Oh, one more thing. With everyone from Logan Morrison to that guy you used to see at the batting cages on the weekend seemingly capable of launching 30-plus homers in this new, juiced-ball landscape, MLB GMs have recognized how easy it is to find power hitters in today's game, torpedoing their price on the open market. 2017 breakout mashers like Morrison and Alonso could garner no more than one-year guaranteed deals last winter, and they've fared a lot worse in 2018.
Meanwhile, Davis is only in Year 3 of his $161 million albatross deal. Meanwhile, to lessen the present-day financial burden, the Orioles deferred $42 million in payments as part of the contract. That means that Baltimore will be paying Davis through ... 2037. Today's Bobby Bonilla jokes will soon become Chris Davis jokes.
Speaking of compounding interest, you can explain Davis's struggles in part through the power of compounding at the plate.
When a hitter learns how to control the strike zone, the result is usually both a significant jump in on-base percentage, and more potent hitting. After all, if a hitter figures at which pitches not to swing at, he'll logically swing at tastier offerings instead, and meatballs down the middle naturally tend to get hit a lot harder than ankle-scrapers a foot off the plate. When said hitter starts smashing balls all over the park, pitchers become more leery of challenging him, leading to even more walks, leading to even better OBPs. And so on.
But if pitchers can figure out a way to exploit a hitter's weaknesses, that compounding cycle will turn in the opposite direction. First, pitchers will start generating more outs by attacking certain parts of the strike zone with pitches that our guy can't hit. Struggling and frustrated, the hitter's natural impulse will become to start swinging at pitches off the plate, hoping that something -- anything -- will start to click. The more frustrated and unselective a hitter becomes, the more a pitcher can further exploit him, until the hitter's performance completely collapses.
That's where we're at with Davis now. The 2017 and 2018 seasons have given us the two highest strikeout rates of his major league career. And when Davis does make contact, the results have been weak, including his lowest hard-hit rate and lowest home run-per flyball rate since way back in 2011, when he was a fringe player just trying to stick on a major league roster.
So what's been the silver bullet that's felled our former hero? Shifts. According to Baseball Info Solutions, opposing teams have slapped defensive shifts on 275 of Davis's 323 plate appearances this season. That 85.1 percent shift rate is the highest for any batting title-qualified hitter in the big leagues. As a result, on ground balls and short line drives hit into shifts, Davis is hitting a measly .163.
But even that number -- almost impossibly, one that's slightly higher than Davis's overall batting average -- doesn't tell the full story. Rotowire writer Jason Collette skillfully detailed the brutal effect that shifts have had on Bryce Harper this season. ESPN writer Jerry Crasnick took that train of thought even further, polling MLB veterans Daniel Murphy, Kyle Seager, and Matt Carpenter on how profoundly shifts can mess up even highly skilled left-handed hitters. As those three hitters noted, placing three infielders on the right side of the diamond can play tricks on a hitter's psyche. Try to hit the ball over the shift, and you might end up topping pitches into the dirt, or missing entirely. Try to guide the ball to the left side, and you'll often end up with an easy bouncer hit right to where the one defender on that side is standing. Beyond that, Carpenter told Crasnick:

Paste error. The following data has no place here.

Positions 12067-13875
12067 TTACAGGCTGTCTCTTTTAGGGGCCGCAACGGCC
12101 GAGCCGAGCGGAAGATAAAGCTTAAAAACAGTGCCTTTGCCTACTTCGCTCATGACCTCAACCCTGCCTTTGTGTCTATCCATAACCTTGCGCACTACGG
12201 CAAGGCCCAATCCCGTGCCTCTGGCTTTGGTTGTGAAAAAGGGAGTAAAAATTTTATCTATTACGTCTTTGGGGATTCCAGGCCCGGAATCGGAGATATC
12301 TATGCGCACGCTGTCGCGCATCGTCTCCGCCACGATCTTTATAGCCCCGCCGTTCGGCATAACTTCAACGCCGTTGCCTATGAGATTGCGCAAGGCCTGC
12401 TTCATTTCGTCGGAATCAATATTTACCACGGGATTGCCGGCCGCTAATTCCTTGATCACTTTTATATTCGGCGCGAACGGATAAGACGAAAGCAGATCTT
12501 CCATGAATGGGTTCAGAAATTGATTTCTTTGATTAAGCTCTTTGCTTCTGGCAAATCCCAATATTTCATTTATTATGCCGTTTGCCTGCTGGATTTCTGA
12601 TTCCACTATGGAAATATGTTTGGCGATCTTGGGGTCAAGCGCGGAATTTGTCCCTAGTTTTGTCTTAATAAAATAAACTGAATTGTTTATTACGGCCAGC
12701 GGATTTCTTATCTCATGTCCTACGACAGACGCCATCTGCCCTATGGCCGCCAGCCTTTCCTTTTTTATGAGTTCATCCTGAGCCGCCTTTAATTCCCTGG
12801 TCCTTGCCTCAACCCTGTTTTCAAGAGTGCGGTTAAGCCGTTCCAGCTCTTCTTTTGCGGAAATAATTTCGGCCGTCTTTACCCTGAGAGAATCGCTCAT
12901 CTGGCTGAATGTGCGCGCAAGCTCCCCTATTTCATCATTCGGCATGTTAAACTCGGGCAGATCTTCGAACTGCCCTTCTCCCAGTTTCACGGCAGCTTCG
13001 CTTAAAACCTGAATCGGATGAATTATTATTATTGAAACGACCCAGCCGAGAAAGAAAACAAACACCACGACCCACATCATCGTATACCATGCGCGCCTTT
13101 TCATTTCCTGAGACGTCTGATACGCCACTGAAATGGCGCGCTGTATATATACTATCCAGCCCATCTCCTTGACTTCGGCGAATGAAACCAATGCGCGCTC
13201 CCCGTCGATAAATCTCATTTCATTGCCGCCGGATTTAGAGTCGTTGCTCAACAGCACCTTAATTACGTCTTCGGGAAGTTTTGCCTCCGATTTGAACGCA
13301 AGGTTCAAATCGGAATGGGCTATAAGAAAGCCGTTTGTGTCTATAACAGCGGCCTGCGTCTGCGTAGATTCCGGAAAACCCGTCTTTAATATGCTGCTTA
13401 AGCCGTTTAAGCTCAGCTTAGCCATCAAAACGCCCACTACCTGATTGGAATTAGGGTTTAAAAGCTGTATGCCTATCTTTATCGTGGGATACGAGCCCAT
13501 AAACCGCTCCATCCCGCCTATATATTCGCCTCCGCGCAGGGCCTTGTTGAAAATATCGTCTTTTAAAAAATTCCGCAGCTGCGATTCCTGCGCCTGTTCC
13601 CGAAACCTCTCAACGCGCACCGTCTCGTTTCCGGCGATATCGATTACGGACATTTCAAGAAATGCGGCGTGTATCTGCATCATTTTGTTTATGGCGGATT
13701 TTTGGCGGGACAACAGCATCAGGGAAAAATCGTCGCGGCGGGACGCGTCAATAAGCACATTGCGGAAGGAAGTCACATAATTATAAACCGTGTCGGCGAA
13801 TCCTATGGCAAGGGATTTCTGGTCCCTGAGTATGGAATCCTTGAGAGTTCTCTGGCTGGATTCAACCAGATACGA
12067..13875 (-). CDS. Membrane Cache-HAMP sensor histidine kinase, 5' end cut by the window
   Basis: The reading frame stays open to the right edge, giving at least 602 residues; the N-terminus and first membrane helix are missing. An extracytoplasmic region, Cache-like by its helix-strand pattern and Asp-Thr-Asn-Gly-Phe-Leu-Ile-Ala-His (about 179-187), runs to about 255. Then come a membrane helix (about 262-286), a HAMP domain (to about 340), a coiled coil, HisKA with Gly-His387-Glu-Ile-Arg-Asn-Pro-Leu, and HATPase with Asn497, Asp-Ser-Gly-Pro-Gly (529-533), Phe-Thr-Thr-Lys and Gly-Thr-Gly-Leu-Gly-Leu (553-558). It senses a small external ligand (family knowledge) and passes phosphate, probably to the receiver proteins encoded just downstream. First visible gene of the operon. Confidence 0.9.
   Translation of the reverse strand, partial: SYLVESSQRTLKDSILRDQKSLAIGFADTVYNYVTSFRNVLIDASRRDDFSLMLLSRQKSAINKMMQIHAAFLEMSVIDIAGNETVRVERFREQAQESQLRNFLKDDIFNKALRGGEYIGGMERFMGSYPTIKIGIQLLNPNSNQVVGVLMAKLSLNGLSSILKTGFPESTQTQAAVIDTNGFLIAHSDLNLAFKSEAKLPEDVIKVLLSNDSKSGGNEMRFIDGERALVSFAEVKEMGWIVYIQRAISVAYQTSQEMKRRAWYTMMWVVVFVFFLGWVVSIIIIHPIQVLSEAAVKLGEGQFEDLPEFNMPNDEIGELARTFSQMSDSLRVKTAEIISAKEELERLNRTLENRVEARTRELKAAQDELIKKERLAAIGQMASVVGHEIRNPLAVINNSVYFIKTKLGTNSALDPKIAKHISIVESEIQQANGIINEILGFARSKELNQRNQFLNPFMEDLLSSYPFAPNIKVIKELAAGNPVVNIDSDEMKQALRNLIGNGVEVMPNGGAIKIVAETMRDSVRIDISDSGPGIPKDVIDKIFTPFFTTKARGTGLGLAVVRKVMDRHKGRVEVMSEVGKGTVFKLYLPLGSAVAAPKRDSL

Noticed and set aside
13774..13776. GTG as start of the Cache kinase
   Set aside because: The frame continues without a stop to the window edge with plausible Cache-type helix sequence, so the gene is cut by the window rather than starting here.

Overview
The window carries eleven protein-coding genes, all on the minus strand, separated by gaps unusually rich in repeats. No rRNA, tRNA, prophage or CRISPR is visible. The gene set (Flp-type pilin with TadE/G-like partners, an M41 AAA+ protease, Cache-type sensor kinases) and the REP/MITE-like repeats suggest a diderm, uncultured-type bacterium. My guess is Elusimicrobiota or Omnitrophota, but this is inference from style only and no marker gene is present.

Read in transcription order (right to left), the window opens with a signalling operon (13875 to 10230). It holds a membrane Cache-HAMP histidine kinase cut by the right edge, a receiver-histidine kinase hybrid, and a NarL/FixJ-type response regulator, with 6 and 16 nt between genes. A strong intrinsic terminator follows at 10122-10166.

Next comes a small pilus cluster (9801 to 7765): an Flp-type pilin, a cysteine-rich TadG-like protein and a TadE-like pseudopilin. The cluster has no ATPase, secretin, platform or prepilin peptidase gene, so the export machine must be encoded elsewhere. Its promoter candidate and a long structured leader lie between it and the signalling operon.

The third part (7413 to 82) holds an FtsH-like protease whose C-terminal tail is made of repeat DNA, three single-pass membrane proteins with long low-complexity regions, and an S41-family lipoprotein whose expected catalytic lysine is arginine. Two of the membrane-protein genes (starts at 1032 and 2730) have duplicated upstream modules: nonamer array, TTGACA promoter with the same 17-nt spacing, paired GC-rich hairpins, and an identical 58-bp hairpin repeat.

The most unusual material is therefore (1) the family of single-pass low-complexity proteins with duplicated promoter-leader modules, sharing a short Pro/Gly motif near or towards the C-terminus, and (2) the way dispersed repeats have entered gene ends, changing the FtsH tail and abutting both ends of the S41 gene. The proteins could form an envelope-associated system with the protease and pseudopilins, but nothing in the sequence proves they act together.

"There's this whole narrative of 'Why don't guys just hit ground balls to short?' The answer is: (a) It's not that easy and (b) it's the complete thing you've taught yourself your entire baseball career to avoid. If a guy has a chance to hit a homer and a double, and he goes up there trying to slap a ground ball to short, the other team is perfectly fine with that."
This is the pit of despair in which Chris Davis now sits. Pitchers are aiming for the parts of the strike zone where he's weakest, trying to induce ground balls. Davis, staring at constantly overloaded defenses stacked up against him, is damned is he tries to pull the ball, and damned if he doesn't. As a result, Davis might break the all-time record for worst batting average in a season, and the worst overall season ever recorded in the game's history.
As for the Orioles, they're on pace for their worst season since 1910, since the franchise's miserable days as the St. Louis Browns...the same St. Louis Browns who employed Jim Levey, the same player who Davis might eclipse in the record books by season's end. And while the O's will very soon kickstart their rebuilding process by trading Manny Machado, Zach Britton and others for prospects, they'll be paying Davis for so long, your 2018 newborn will be a college sophomore by the time the paychecks stop.